FIG. 7 is a block diagram of an eNB 710 communicating with UE 750 in an access network. In DL, higher layer packets from the core network are provided to the controller / processor 775. The controller / processor 775 implements the L2 layer functionality previously described with respect to FIG. In DL, the controller / processor 775 may perform header compression, encryption, packet segmentation and reordering, multiplexing between logical and transport channels, and UE 750 based on various priority metrics. Radio resource allocation. The controller / processor 775 is also responsible for HARQ operations, retransmission of lost packets, and signaling to the UE 750.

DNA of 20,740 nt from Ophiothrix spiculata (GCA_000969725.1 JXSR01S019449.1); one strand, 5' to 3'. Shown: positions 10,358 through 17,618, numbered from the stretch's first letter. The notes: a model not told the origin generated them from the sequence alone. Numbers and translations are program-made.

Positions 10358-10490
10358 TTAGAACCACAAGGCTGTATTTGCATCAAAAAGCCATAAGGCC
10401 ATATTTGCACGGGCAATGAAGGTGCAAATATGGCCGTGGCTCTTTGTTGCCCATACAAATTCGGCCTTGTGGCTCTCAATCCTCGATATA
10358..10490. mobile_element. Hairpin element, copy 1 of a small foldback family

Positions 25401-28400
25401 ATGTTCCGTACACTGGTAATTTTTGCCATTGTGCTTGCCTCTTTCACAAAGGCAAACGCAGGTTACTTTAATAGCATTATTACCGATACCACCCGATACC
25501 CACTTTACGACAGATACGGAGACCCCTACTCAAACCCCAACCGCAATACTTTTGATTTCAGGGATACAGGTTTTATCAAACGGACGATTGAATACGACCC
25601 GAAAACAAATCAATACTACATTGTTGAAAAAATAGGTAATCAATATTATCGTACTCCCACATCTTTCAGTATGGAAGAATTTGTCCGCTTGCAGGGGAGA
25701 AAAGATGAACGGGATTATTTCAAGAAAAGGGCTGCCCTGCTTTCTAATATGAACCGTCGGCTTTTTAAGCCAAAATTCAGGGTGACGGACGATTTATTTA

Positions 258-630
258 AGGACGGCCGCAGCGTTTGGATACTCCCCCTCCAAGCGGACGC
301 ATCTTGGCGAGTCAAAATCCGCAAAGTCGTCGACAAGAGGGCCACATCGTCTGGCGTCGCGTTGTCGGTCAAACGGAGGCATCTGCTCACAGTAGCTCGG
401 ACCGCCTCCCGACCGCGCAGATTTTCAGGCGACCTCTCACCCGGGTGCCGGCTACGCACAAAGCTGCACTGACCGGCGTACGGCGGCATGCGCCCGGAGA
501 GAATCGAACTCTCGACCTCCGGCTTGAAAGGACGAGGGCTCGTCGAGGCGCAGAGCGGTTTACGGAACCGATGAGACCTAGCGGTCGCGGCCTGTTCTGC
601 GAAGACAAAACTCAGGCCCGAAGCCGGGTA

TX processor 716 implements various signal processing functions for the L1 layer (ie, physical layer). The signal processing function includes forward error correction (FEC) in UE 750 and various modulation schemes (for example, binary phase-shift keying (BPSK), quadrature phase keying (QPSK)). -shift keying), M-phase-shift keying (M-PSK), mapping to signal constellation based on multi-level quadrature amplitude modulation (M-QAM) To make possible, it includes coding and interleaving. The encoded and modulated symbols are then divided into parallel streams. Each stream is then mapped to an OFDM subcarrier, multiplexed with a reference signal (eg, pilot) in the time domain and / or frequency domain, and then using an Inverse Fast Fourier Transform (IFFT) Combined with each other, a physical channel carrying a time domain OFDM symbol stream is generated. The OFDM stream is spatially precoded to generate multiple spatial streams. Channel estimates from channel estimator 774 can be used to determine coding and modulation schemes, as well as for spatial processing. The channel estimate may be derived from a reference signal transmitted by UE 750 and / or channel state feedback. Each spatial stream is then provided to a different antenna 720 via a separate transmitter (TX) 718. Each transmitter (TX) 718 modulates an RF carrier with a respective spatial stream for transmission.